Pakistan captain admits that Shahid Afridi was in bad form, but continued to back him to come good sooner or later
Mohammad Hafeez top-scored with a 40-ball 42, but his dismissal with 49 needed from 36 balls turned the game in Sri Lanka’s favour. Umar Akmal aside, no one else in the middle or lower order could make an impression as Sri Lanka eased home by 16 runs. Afterwards, Hafeez said that he too would have preferred to bat first on the slow surface.
“On a pitch like that which was turning, it was difficult to score runs,” he said. “It was not difficult to reach that target but unfortunately we lost some wickets in the middle-order and that is the reason why we could not back into the game. I believe 140 should have been chased but unfortunately we could not do that.”
Some of the shot selection from the experienced batsmen was poor, and Shahid Afridi, who starred when Pakistan won the World Twenty20 in 2009, was singled out for much criticism. Hafeez, however, continued to back a man he still considers a match-winner. “He is in a very bad form at the moment,” admitted Hafeez. “He has really worked very hard in the whole tournament but unfortunately things did not work for him. I can understand as a captain and as a player, because sometimes things don’t work for you. He is a character, he is always a hard worker and the way he is trying to come out of it is a positive sign for us as a team. That is the reason why we have given him all these chances.”
Hafeez’s opening partnership of 31 with Imran Nazir turned out to be the highest of the innings and the steady fall of wickets allowed Sri Lanka a route back into the game. “On a pitch like that, where the ball was stopping a bit and turning, we knew that we had to make partnerships but unfortunately, as I mentioned earlier, the middle-order collapsed and we could not get the partnerships going,” said Hafeez. “That is the reason why the pressure came on to the batsmen. I think the Sri Lankans played great cricket tonight, and they deserved to win the game.”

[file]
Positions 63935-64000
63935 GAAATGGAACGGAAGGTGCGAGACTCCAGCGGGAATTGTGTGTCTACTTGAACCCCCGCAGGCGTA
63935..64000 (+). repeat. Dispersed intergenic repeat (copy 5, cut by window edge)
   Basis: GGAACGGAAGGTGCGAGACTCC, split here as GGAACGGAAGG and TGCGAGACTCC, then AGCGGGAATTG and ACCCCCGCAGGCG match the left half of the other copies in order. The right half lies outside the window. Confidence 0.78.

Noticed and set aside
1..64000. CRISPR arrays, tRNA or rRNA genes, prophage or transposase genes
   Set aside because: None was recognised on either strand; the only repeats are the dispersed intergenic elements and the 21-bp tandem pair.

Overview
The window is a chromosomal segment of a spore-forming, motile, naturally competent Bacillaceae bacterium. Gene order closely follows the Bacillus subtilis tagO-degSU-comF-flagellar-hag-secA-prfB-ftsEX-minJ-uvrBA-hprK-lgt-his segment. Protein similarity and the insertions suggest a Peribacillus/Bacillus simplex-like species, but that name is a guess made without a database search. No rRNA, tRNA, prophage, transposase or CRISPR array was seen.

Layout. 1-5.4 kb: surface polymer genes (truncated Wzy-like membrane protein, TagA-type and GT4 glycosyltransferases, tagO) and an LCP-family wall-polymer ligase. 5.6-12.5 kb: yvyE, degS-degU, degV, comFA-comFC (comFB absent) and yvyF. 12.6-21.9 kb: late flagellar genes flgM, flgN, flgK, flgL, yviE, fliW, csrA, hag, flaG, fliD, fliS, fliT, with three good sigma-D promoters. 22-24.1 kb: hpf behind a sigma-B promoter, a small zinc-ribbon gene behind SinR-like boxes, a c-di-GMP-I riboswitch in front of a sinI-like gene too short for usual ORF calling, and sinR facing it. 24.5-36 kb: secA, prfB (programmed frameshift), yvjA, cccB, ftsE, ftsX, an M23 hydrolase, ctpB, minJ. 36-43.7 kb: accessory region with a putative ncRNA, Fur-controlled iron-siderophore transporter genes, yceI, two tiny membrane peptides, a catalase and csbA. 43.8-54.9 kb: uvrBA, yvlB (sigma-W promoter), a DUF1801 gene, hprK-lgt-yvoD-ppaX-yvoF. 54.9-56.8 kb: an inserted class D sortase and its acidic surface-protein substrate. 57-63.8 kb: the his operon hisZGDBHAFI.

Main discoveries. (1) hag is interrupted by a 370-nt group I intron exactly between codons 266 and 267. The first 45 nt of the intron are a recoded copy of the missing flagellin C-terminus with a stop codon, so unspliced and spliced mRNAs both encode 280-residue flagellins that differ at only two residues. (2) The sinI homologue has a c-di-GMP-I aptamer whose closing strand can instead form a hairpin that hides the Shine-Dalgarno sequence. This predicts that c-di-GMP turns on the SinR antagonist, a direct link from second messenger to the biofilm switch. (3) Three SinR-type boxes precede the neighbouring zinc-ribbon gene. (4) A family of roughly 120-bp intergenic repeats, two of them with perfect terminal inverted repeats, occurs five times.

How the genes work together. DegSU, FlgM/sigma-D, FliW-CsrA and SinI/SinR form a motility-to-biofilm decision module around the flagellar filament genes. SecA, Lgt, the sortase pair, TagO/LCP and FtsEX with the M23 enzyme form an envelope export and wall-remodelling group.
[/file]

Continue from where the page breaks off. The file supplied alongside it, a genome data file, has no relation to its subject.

Sri Lanka dropped Akila Dananjaya on his birthday and drafted in Rangana Herath, who has excelled against Pakistan in the past. His dismissal of Hafeez, stumped going for the big hit, turned the tide. “I was very sure that [Lasith] Malinga will bowl the last two overs, so I wanted to take a little bit of a risk,” said Hafeez. “This is what T20 is all about. We had to take risks at certain points. Overall, as a leader, I am really happy with the way the whole team fought in the tournament.
“In T20, it happens sometimes that the pressure gets on to you as a batsman, and you have to think out of the box. Our strategy was correct. We relied on our spinners. And looking at the pitch, we brought Sohail Tanvir into the eleven. We knew that the new ball would be hard to negotiate. Overall, the bowling performance was good.”
Ultimately though, it was the batting that let Pakistan down. Apart from the Super Eights game against Australia, when a solid start allowed it to post 149, it never went past 140 at the business end of the tournament. “I think we [team management] have discussed this earlier,” said Hafeez. “We have had many talks with Dav Whatmore. We need to make a plan so that we can improve our chasing ability. We are not bad chasers, but sometimes under pressure, we need to work on partnerships. It’s a concern, and hopefully through hard work, we can get better at it.”